This era's theme of imprisonment had also been the subject of light relief and comic substance, to the happy go lucky tune of life's misplaced souls that were doing Porridge, (as the movies American title suggests Doing Time): the English term for being imprisoned, you were "Banged to Rights" you were "Doing Time" and "Doing Porridge".

Nineteen seventy-four saw the release of British comedy sitcom Porridge; written by Dick Clement and Ian La Frenais, this later turned into the spin-off movie of the same name. Fundamentally an extension of the early seventies comedy show, we have the enduring and ever wistful Norman Stanley Fletcher, with his unforgiving contempt for authority and the establishment alike. The two writers here have not deviated from his original persona; a charm and charisma that transcends from television play and onto the movie screen, with his wise old owl intellect that knows best and never throws caution to the wind. Though the script is the classic all-round family entertainment variety, the actual storyline is somewhat basic and considering the genre here, apt.

Richard Beckinsale (1947 - 1979), as Lennie Godber, father to the beautiful Kate Beckinsale, born 1973, of Underworld (2003) and Van Helsing (2004), fame sadly passed away shortly after the making of Porridge, of a heart attack. While too young, his legacy has been passed on through his daughter, he would have been extremely proud to have seen her accomplishments. The world of light entertainment would never be quite what it was without him. Porridge is awash with the best of British, such as Fulton Mackay (1922 - 1987), Brian Wilde, Derek Deadman, Ken Jones and of course the greatest modern English comedy writer and actor the late Ronnie Barker (1929 - 2005).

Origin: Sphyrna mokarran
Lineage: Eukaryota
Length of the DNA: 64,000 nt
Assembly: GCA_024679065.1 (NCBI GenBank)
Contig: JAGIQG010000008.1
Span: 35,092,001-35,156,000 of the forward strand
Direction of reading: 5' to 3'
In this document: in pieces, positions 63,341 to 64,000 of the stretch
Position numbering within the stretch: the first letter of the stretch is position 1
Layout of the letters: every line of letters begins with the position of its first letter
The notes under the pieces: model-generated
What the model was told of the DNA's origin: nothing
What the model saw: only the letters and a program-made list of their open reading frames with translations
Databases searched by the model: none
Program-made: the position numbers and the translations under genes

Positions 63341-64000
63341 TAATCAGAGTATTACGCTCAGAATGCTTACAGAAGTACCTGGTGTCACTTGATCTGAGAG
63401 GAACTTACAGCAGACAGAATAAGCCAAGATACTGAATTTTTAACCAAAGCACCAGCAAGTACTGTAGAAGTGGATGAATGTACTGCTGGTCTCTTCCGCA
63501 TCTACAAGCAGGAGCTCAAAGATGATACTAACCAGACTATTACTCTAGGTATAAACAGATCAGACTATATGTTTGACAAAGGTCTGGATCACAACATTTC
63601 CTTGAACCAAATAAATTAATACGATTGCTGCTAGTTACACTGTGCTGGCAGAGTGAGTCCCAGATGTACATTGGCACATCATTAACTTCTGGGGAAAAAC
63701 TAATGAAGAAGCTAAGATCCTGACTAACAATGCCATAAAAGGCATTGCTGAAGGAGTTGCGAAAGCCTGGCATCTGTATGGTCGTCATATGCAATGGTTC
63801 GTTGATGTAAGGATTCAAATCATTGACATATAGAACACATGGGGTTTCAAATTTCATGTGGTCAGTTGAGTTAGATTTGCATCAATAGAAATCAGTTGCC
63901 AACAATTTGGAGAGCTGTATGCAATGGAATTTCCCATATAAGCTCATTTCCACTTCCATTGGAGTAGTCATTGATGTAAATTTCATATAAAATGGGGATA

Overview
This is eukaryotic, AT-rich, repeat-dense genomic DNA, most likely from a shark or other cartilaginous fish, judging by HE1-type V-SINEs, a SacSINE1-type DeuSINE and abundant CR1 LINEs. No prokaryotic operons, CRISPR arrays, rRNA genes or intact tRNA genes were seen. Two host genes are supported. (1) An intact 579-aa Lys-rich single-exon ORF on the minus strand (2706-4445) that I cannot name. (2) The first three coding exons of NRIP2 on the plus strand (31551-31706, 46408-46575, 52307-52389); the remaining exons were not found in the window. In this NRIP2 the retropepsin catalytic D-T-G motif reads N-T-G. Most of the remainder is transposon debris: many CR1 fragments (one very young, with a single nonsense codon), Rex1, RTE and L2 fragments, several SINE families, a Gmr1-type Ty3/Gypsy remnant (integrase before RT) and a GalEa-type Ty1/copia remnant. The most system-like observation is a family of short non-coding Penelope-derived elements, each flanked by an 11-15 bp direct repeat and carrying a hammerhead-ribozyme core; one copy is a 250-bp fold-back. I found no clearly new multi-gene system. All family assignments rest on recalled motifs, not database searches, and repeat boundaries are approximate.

This extension of the small screen had to have direction that was capable of retaining the attention span of an audience used to only the weekly half hour shows. The big screen adaptation is classic British cinema; the titters and chuckles among the theatregoers is only contagious. Humour abound, with its pessimistic and anti-establishment overtones that, while nonconformist, only reminds these prisoners of their individual plight. Here we see the pecking order of the hierarchy that are the building blocks of any modern day society. With its top dog Grouty, with his bodyguards Samson and Delilah, then there are the gofers, the go for this and go for that, the illiterates and we have the young and naive first offender Rudge, played here by Daniel Peacock, for example. In between this, we have the officers, just as misfit and imprisoned, though physiologically, as their jailbird counterparts. All bound together by a very wonderfully sharp and intelligent script, bringing about the adage sarcasm is the lowest from of wit, well this is not sarcastic humour, nor is this toilet humour, this is well written and thought out superlative comical fun. Any wonder then that during 1980 Porridge had won the Evening Standard British Film Award for Best Comedy.